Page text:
Your supplier must give you the chance to clear your debt
Energy prices have increased, prompting government intervention.
However, many people are still worried about how to pay their bills.
The government has offered a price guarantee which means households using a typical amount of gas and electricity will pay an annual bill of £2,500.
There are also various support payments. These will be scaled back for some in April 2023, when the bill will rise to £3,000.
This has left people worried about how they can afford to pay their bills, but experts say there are things you can do to help.
What happens if you don’t pay your bill?
If you do not agree a payment plan with your supplier, they might make you get a prepayment meter installed, or they may switch your existing smart meter to prepayment mode.
Although unlikely, there is the possibility that if you have not paid a bill after 28 days, you could be threatened with disconnection of your supply.
But normally, you will be offered a meter.
Your supplier must give you the chance to clear your debt through a payment plan first.
If you’ve reached state pension age, your supplier can’t disconnect you between October 1 and March 31 if you either live alone, or live only with other people who have reached state pension age, or are children under 18.
Your supplier could also pass your details to a debt collection agency and you might be charged more to cover the cost of this.
Many suppliers also charge extra fees for late payments.
Paying by direct debit is normally the cheapest way to pay for electricity and gas so, if you cancel your direct debit, your future bills are likely to be higher.
Not paying bills could damage your credit rating and make it harder to borrow money in the future.
What should you do if you can’t afford your bills?
Check your Direct Debit
Monthly payments are based on your estimated energy use for the year. Your supplier may be able to reduce your payments if the estimate is higher than the amount you are actually using, so take regular readings.
According to Peter Smith from the National Energy Action charity, it is possible to challenge any increase in direct debits requested by your supplier.
It is recommended to ask for a copy of your annual energy statement which shows your energy use from the previous year and estimated use for the coming year.
If you believe the direct debit is too expensive, you can request for it to be lowered to an amount that better reflects your expected usage.
You can also ask for a flexible monthly direct debit where you pay for what you actually use each month.
This is generally only available to those on smart meters or who provide regular monthly meter readings.
But remember that two-thirds of gas usage is during the winter months, and prices have risen sharply.
Pay what you can
If the direct debit is fair but cannot afford to make the payments, Mr Smith recommends asking your supplier if you can work out an “able to pay plan” based on what you can afford.
Sara Williams, of the Debt Camel blog, suggests paying as much as you reasonably can each month.
It means your arrears grow more slowly so your supplier may be less worried about your debt.
This approach also shows that you are doing your best to pay your energy bills.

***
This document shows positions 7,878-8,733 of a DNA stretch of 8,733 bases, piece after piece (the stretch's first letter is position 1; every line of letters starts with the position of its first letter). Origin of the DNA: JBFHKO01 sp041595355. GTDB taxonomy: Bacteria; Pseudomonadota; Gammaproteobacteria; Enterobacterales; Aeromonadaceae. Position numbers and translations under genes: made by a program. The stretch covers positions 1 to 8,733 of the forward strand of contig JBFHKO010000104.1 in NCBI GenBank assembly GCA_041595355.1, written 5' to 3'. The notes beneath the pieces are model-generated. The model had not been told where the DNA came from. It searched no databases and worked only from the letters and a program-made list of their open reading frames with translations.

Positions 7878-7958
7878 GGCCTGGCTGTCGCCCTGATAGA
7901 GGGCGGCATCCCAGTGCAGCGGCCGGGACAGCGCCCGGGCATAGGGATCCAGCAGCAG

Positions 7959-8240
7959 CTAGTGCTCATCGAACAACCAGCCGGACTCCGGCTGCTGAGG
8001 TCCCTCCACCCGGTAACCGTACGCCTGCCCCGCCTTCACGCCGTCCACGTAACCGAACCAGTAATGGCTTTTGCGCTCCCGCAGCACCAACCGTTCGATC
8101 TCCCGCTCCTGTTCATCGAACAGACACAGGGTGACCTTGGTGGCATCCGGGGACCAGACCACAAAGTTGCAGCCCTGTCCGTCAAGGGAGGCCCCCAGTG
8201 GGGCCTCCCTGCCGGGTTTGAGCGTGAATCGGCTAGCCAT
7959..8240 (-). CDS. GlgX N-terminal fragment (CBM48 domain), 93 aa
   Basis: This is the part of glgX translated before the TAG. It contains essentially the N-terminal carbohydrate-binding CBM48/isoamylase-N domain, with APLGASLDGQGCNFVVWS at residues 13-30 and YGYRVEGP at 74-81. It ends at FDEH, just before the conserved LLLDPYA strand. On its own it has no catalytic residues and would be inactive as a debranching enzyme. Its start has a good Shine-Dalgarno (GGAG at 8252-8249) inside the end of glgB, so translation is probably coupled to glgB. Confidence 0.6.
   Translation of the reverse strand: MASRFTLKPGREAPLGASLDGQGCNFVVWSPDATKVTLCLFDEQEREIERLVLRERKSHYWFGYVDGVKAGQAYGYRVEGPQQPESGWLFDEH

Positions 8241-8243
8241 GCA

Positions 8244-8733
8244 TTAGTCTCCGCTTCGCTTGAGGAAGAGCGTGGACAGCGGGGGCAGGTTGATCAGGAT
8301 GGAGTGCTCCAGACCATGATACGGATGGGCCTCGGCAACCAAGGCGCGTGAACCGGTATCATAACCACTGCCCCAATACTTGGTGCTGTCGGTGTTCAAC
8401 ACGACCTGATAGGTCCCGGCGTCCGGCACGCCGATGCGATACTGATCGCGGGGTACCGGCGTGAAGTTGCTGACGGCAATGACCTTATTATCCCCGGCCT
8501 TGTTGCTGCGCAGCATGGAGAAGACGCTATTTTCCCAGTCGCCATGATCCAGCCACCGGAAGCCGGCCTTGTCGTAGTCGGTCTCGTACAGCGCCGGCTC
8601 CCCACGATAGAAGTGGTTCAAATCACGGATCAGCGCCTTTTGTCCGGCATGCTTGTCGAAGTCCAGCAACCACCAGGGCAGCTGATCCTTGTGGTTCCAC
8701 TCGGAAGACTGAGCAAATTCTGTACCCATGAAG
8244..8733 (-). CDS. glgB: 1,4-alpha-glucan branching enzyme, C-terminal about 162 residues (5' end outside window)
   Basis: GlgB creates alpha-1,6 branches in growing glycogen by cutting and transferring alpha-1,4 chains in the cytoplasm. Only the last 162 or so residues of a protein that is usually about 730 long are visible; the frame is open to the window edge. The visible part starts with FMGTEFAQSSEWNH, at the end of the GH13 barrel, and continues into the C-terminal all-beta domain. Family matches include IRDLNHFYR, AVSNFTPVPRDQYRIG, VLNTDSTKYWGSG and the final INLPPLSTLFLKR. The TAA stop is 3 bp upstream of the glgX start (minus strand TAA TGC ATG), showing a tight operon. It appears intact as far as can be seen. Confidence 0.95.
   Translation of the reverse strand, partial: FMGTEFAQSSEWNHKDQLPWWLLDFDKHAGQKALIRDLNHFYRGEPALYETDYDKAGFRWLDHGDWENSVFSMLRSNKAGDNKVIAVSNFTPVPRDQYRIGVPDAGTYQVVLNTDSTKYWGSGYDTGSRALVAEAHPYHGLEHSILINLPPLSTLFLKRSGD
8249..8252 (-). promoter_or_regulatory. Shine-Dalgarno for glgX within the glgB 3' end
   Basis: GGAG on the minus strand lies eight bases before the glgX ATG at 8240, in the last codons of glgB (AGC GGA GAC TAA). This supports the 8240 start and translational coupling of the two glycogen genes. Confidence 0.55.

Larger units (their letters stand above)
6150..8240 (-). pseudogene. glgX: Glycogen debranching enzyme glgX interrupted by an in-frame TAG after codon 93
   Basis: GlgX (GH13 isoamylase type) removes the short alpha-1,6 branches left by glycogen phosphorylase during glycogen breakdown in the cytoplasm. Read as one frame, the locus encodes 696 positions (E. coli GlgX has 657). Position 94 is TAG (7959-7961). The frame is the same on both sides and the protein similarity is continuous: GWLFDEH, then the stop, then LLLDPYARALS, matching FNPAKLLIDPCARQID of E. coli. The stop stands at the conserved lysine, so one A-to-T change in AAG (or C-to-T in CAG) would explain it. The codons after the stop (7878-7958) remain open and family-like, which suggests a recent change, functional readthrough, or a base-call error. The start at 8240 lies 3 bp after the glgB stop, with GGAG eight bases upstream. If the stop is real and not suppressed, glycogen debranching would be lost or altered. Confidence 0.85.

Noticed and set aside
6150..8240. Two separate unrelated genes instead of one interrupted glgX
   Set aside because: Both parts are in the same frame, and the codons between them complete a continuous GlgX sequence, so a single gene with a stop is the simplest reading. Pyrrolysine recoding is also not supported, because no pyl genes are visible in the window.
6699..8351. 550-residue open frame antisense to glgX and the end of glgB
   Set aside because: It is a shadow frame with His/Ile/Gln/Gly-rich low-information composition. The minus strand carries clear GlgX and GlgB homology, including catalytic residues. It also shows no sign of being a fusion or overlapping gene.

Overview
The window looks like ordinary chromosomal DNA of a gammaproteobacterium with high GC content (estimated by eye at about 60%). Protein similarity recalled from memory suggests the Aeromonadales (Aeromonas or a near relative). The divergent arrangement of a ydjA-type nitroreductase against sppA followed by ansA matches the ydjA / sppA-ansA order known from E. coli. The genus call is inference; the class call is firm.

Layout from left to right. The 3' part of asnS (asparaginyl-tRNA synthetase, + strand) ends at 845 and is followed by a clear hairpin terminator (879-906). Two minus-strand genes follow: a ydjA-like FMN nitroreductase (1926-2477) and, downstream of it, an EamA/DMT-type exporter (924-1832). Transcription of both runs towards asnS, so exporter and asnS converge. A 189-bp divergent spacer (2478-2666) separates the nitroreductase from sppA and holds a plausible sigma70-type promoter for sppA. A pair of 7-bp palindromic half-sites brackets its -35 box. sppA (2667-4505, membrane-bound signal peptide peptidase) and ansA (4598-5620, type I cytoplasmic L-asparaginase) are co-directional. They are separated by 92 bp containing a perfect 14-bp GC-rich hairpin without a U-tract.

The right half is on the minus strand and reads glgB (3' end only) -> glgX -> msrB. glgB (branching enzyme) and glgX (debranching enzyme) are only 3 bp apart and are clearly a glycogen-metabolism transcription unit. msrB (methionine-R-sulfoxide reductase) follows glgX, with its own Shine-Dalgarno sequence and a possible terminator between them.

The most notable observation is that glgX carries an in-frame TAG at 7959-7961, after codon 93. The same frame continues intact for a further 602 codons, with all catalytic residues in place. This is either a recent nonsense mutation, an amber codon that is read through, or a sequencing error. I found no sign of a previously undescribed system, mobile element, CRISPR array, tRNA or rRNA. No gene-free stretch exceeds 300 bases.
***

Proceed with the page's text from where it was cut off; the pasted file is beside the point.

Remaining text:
You may also want to avoid switching to a smart meter, as your supplier can remotely change that to work as a prepayment meter without your agreement.
Claim what you are entitled to
Charities urge everyone to check you are claiming all the benefits you can.
Ms Williams says anyone struggling should try to get their name added to the Priority Services Register (PSR). This is a list of households which may need additional help in an emergency.
Ofgem has a list of eligible people, which includes pensioners, those with young children, being disabled and having a mental health condition.
There are two registers but your energy supplier can get your name added to the network operator register if necessary.
Although the PSR does not directly affect your energy arrears, it shows you are vulnerable, something your energy supplier should consider.
It may also help if there are power cuts, as you may get extra help.
Check for Extra Government Help
The government has also announced a range of support to help people with energy bills, including a £400 grant for all UK households, paid in instalments from October 2022 to March 2023.
Households in Northern Ireland received a single payment of £600 in January, which is higher because a large proportion of homes use heating oil.
Adjust your Boiler
Most households have a combi boiler.
Jo Alsop, from The Heating Hub, suggests people turn down the boiler’s heating flow temperature.
On the front – sometimes behind a flap – there is a dial or set of buttons with a little radiator icon. Turn the dial to the number three or the 12 o’clock position. If there is a digital display, turn the dial or press the button until it shows 60°C.
You may also want to turn off the hot water pre-heat.
Many Worcester, Ideal and Vaillant boilers come on every few hours (night and day) to keep some water in the boiler warm and reduce the time it takes for hot water to reach the taps.
Most homes do not need the feature and turning it off saves money.
The rise in energy bills has left many people worried but there are a number of ways to reduce the financial burden.